In 1945, five Navy Avengers set out for a routine training session off the Florida coast and never returned. Since then, the public has been intrigued by the mysterious existence of a triangle-shaped area in the Atlantic Ocean capable of swallowing ships whole and snatching planes from the sky.
Is there any scientific truth behind the Bermuda triangle?
No, but several theories have been proposed, some plausible and others that are ridiculous (unless of course you believe in alien abductions or the underwater city of Atlantis). Let’s take a closer look at just three of the many theories to see what science — if any — is behind it.
Did you know? The Bermuda Triangle is an area located in the Atlantic Ocean with apexes at Bermuda, Florida and Puerto Rico. It spans about 500,000 square miles.
Plausible theory: Crazy Weather
The Bermuda Triangle is often hit by unexpected — and violent — storms. These storms come and go so quickly, there’s no way to effectively track them via satellite to warn unsuspecting pilots and sea captains. In addition to storms, the area is also known for waterspouts (tornados that suck the water up into the sky) and underwater earthquakes that can kick up massive freak waves.
Did you know? The Bermuda Triangle is not officially recognized by the US Board of Geographic Names or by the US Navy.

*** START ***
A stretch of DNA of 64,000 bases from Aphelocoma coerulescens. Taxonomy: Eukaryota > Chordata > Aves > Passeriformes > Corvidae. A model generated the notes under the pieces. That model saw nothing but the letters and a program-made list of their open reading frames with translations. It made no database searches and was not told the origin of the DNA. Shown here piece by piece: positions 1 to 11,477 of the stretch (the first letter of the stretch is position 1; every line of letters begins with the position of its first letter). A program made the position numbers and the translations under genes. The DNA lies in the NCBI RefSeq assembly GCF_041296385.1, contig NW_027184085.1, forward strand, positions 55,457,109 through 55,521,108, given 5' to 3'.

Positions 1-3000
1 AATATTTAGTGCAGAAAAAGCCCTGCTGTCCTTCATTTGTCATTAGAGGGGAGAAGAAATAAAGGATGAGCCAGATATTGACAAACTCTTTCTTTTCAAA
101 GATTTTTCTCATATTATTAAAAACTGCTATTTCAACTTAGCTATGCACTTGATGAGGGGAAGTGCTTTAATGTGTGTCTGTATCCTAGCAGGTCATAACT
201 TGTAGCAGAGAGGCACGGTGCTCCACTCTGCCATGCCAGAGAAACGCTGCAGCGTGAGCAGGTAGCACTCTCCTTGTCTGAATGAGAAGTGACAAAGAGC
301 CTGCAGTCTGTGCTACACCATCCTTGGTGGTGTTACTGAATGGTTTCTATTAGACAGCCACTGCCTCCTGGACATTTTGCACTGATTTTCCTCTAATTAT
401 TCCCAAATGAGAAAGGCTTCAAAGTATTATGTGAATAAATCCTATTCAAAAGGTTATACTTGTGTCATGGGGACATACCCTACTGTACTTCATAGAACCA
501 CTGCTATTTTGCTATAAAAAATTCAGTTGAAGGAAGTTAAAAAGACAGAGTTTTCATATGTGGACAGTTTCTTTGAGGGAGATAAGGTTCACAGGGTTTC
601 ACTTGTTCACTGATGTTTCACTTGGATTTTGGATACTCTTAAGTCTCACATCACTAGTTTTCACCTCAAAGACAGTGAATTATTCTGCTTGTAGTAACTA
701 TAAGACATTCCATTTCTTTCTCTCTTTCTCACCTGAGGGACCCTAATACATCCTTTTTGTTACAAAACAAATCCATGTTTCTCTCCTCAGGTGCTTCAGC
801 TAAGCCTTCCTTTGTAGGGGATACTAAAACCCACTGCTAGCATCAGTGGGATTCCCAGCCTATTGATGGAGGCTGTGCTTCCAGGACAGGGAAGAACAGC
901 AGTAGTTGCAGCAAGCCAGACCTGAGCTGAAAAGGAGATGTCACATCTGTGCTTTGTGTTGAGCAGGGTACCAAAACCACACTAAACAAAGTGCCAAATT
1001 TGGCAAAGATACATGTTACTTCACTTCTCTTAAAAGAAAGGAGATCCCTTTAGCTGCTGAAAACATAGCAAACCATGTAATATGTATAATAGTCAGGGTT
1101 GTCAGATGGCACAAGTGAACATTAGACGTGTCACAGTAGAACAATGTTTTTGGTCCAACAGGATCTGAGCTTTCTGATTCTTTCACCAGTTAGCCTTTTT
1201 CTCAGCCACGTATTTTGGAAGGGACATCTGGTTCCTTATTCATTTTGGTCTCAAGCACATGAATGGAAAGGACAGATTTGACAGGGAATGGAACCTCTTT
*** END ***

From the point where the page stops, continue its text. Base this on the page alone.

Somewhat plausible theory: Methane Gas Hydrates
Decomposing sea organisms produce large amounts of methane gas that becomes trapped beneath a layer of super-concentrated methane ice beneath the ocean floor. When one of these pockets rupture, as they sometimes can, the gas rushes to the ocean surface without warning. If a ship is in the area when this occurs, the water below it suddenly becomes less dense and the ship could sink quite rapidly. In the past, this phenomenon has caused the sinking of several oil-drilling rigs. Where this theory falls flat is the fact that the Bermuda Triangle isn’t the only place in the world where this occurs — nor is where the highest concentration of these hydrates exist.
Not so plausible theory: Magnetic Fields
To navigate, pilots and sailors use a compass, which is calibrated to point to the earth’s Magnetic North Pole. Some theorists have said that the Bermuda Triangle is one of only two places on the planet where a compass will point to true north – the geographic location of the North Pole, located many miles northeast of magnetic north — instead of magnetic north. In fact, this last occurred in the Bermuda Triangle in the 19th century. The Earth’s magnetic north is constantly moving and modern pilots and sailors know to adjust their compass’ to compensate for the difference between true north and magnetic north.
Did you know? The difference between magnetic and geographic North Poles is called compass variation (or magnetic declination).
Discovery Channel’s Dive to Bermuda Triangle
HowStuffWorks – Bermuda Triangle
US Navy site – Bermuda Triangle history
Science channel – Top 10 Bermuda Triangle theories
Gian J Quasar’s site (recognized world authority on the Bermudatriangle)
Article first published March 2, 2011. Question asked by Ram from Chennai, India.
Photo Credit: Wikipedia commons